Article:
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Rediff.com  » News » Where was C'garh govt when Cong leaders were attacked: Rahul

Where was C'garh govt when Cong leaders were attacked: Rahul

September 26, 2013 18:52 IST

Rahul Gandhi attacked the Bharatiya Janata Party government in Chhattisgarh for its failure to act against Maoists responsible for killing many Congress leaders in May.

Addressing a rally of tribals in Naxal-hit Bastar region, the first after the May 25 Maoist bloodbath that had virtually wiped out the Congress leadership in the state, he said the party's leaders were massacred to "silence the voice" of common people.

"Thirty-two people were killed (in the Maoist attack), where was the government? The tallest opposition leader was killed, where was the government? When the leaders of tribals are not safe, what about masses," he asked.

"I rushed to Chhattisgarh after I got to know about the tragedy... Why I did so despite many people advising against me it... Because I knew your voice was being suppressed. I could not have allowed it," he told the Adivasi Adhikar Mahasammelan (grand meeting for tribal rights) in Jagdalpur.

Putting the state government in the dock over the incident, Rahul asked what was it doing when so many leaders were being killed.

Maoists had ambushed a convoy of Congress leaders in Bastar, killing 27 people including state Congress chief Nand Kumar Patel, his son Dinesh, senior Congress leader Mahendra Karma, V C Shukla and ex-MLA Uday Mudaliyar.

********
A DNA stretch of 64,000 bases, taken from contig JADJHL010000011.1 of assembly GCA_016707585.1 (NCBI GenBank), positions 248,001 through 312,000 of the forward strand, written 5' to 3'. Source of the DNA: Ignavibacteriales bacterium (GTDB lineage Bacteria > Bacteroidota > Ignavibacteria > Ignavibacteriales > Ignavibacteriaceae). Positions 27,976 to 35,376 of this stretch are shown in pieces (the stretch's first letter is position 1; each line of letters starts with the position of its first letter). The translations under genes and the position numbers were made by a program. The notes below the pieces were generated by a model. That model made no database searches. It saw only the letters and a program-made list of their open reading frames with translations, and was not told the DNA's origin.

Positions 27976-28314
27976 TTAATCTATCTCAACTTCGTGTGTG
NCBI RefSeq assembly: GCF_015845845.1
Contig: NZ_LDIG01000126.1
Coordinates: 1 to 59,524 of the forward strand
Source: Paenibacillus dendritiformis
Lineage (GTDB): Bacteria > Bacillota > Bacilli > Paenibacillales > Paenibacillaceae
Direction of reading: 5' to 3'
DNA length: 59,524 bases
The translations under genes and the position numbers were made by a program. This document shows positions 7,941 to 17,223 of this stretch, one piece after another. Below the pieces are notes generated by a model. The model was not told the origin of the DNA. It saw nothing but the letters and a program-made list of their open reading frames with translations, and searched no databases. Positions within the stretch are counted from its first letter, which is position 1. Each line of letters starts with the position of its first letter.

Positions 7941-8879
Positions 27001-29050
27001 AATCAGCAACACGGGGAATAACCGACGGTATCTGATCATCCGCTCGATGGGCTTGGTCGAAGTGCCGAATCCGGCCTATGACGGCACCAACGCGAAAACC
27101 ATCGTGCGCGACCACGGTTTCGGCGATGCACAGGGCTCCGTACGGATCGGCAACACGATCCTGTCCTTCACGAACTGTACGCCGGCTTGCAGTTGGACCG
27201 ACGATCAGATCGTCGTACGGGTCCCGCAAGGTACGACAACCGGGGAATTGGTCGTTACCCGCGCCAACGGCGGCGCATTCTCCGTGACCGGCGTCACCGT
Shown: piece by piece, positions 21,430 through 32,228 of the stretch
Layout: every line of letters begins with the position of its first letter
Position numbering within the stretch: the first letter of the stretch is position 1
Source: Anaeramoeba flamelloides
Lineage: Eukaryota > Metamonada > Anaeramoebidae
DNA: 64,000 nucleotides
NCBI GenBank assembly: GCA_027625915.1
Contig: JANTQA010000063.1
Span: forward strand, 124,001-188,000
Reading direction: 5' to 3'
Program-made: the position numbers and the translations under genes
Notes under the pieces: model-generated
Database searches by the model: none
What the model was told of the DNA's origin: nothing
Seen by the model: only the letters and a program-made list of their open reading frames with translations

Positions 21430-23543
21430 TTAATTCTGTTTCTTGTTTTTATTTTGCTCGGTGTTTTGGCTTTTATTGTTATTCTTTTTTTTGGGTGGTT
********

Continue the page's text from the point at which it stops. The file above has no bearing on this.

The Congress, Rahul said, believes in empowering people and running the country "along with you" but the opposition thinks "one, two or three persons" can rule the country. He said the Congress is hopeful of coming back to power in the state, which is under the BJP rule for past 10 years. He has been making efforts to bring some unity in the faction-ridden state unit for the purpose.

Rahul also exhorted tribal youths to join politics. "Don't forget Rahul Gandhi is behind you," he said.

The Congress vice president listed the enactment of the Food Security Bill, Land Acquisition Bill, Right to Education and Right to Information as evidence of his party's commitment to empower the poor, the middle classes and the masses. "There are two thoughts. One is of the Congress, it is largely about rights. We intend that common people, tribal and middle classes get rights, empowerment. We think we all should be running the government together. The opposition thinks the country can be run by two, three persons.

"They (BJP) talk of roads. We have built roads many times more than what they did. But we also think it is necessary to provide food to those who walk on them and education to their children," he said.

Tight security measures were put in place for the rally. The rally also saw two warring factions of the party coming together at the instance of the high command to put up a united front ahead of elections.

Former chief minister Ajit Jogi, who has been critical of the working of the newly-appointed Pradesh Congress Committee chief Charan Das Mahant, was on the stage besides party's treasurer Moti Lal Vora, All India Congress Committee general secretary in-charge for the state B K Hari Prasad and senior leader Mohsina Kidwai. "There have been efforts (for unity) and I think we all will be working together after the rally today," Mahant said.  The tribal-dominated region is crucial to the Congress' fortune in the elections.

Bastar, which was a Congress bastion for long, has for the last few years turned into a BJP stronghold. The saffron party had won 11 of the 12 assembly seats in 2008 elections.

Kumar Rakesh in Jagdalpur